France accused of ‘repression’ policy to quell protests

Riot police chase a ‘gilets jaunes’ protester during a demonstration on March 9 in Quimper, western France © AFP

Macron government denies rights abuses against ‘gilets jaunes’

Victor Mallet in Paris

The French state under Emmanuel Macron has been accused of “strengthening security and repression” not only to tackle terrorist threats but also to deal with anti-government gilets jaunes protesters and migrants.

In his 2018 annual report released on Tuesday, Jacques Toubon, the official rights defender or national ombudsman, complained of an unprecedented number of preventive arrests that appeared to be an extension of the anti-terror state of emergency imposed in 2015 and supposedly ended in 2017.

“In France, along with the decline of public services, a policy of strengthened security and repression has taken root in the face of the terrorist threat, social troubles and fears about an immigration crisis,” the report said.

It concluded that a security mindset had contributed to the formulation of a new legal approach, based on suspicion, “in which fundamental rights and liberties have been to a certain extent undermined and weakened by security measures aimed at controlling public spaces”.

Christophe Castaner, Mr Macron’s interior minister, immediately rejected the accusations. “For weeks, every Saturday, our security forces have been attacked,” he said. “You have to ask a simple question: ‘Do our security forces have the right to defend themselves in the face of the ultra-violence of some demonstrators?’”

Stanislas Gaudon of the Alliance Police Nationale, a trade union, said Mr Toubon had forgotten the “increasingly aggressive and organised nature” of the extremists of left and right, who had used the gilets jaunes (yellow vest) demonstrations as cover for their attacks on the police.

The police said 1,300 officers had been injured along with 2,000 demonstrators. Eleven people have also died during the demonstrations in traffic accidents, mostly at roundabouts and junctions where the demonstrations began in November last year as a motorists’ protest against a rise in green taxes on fuel. J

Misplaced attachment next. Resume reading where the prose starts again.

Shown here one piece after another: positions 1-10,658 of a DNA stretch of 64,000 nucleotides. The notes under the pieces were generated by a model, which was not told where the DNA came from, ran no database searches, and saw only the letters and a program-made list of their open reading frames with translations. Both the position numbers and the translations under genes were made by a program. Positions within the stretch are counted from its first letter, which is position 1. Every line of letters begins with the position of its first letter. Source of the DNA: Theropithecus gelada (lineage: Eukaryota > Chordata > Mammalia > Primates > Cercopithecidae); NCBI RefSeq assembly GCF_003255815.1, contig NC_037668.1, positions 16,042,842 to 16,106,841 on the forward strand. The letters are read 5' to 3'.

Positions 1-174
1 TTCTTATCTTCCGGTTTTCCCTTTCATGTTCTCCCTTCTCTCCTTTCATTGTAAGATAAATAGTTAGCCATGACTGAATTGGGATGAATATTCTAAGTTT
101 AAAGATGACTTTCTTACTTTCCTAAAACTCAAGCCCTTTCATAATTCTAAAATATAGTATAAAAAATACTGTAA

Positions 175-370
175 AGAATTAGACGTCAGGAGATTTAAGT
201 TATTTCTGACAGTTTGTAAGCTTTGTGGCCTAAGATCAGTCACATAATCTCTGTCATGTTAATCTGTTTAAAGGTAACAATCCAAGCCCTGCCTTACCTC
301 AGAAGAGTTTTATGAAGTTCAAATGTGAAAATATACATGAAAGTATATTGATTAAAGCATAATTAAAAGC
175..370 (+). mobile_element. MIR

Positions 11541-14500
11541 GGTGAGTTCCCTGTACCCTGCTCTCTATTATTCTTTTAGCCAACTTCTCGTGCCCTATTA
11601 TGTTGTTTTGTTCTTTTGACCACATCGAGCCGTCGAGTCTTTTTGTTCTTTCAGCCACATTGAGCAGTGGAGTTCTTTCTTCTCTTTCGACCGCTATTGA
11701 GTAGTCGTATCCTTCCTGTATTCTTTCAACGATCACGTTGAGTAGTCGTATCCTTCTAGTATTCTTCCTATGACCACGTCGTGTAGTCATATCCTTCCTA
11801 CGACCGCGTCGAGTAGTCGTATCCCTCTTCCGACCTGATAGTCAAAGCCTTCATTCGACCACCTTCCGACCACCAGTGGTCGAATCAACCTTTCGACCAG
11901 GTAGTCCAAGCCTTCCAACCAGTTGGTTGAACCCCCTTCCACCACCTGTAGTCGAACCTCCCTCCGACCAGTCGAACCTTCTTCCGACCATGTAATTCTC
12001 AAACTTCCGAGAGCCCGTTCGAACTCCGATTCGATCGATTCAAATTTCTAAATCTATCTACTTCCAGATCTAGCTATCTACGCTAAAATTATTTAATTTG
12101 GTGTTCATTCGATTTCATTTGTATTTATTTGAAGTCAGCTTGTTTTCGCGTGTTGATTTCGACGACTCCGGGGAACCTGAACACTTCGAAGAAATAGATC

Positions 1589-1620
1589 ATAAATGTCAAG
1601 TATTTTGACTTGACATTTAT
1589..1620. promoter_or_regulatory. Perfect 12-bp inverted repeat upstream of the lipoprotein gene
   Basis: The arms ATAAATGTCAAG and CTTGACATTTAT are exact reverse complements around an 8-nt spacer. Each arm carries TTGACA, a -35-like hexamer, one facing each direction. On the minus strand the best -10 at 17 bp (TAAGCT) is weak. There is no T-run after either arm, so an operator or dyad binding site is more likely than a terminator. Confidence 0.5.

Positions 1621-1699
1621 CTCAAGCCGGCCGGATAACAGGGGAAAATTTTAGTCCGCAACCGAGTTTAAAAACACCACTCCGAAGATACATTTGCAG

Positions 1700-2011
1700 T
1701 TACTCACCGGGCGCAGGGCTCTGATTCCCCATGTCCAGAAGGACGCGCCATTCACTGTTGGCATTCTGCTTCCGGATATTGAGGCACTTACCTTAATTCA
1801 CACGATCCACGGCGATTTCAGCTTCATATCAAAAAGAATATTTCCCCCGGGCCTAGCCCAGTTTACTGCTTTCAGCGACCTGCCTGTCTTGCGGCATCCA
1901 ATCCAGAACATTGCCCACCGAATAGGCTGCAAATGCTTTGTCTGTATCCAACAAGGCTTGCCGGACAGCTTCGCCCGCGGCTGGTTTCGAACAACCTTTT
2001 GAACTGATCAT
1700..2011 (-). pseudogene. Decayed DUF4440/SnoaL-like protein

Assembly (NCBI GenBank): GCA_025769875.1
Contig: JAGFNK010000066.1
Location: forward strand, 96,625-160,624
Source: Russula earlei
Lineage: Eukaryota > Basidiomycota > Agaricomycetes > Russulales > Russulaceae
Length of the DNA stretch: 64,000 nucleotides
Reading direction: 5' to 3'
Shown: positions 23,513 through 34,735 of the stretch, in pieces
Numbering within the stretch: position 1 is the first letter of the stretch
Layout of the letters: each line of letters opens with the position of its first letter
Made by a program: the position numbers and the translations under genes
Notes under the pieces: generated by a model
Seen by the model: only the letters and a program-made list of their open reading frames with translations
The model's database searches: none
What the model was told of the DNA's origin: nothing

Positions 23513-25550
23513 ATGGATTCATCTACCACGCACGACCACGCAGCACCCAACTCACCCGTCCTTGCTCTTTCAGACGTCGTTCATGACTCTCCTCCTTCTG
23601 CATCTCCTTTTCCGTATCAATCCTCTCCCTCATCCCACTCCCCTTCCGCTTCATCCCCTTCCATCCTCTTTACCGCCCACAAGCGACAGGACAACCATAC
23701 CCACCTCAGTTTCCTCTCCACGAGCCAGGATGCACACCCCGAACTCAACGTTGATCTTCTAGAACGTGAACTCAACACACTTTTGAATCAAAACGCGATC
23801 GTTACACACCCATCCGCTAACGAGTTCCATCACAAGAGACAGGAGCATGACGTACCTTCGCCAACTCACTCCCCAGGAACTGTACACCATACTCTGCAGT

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The UN and the Council of Europe have condemned what they saw as the disproportionate use of force against demonstrators, in particular the firing of more than 13,000 rounds of rubber bullets, stun grenades and tear gas canisters.

Even some of the president’s own party members in the National Assembly abstained from a vote on “anti-wreckers” legislation that is set to become law shortly. It would allow officials to ban individuals from demonstrating and forbid protesters from obscuring their faces to avoid identification.

Gaspard Koenig of the liberal Paris think-tank Generation Libre, writing in the Financial Times, said the French president was “the progressives’ darling”, but added: “Mr Macron is on a slippery slope towards a kind of ‘democratic despotism’ familiar to readers of Alexis de Tocqueville. It places general welfare and public safety above individual rights.”

However, Mr Macron’s double response to the gilets jaunes — simultaneously cracking down on the protests and launching a “great national debate” on popular grievances — has found favour with voters, especially with shopkeepers and conservatives fed up with months of weekend disruptions in city centres.

Recent opinion polls show his approval ratings among the French, while still in the 20s or low 30s in percentage terms, have risen to the level they were before the start of the gilets jaunes protests.

La République en Marche, Mr Macron’s party, holds a narrow lead over the extreme-right Rassemblement National of Marine Le Pen in polls ahead of the European elections in May.

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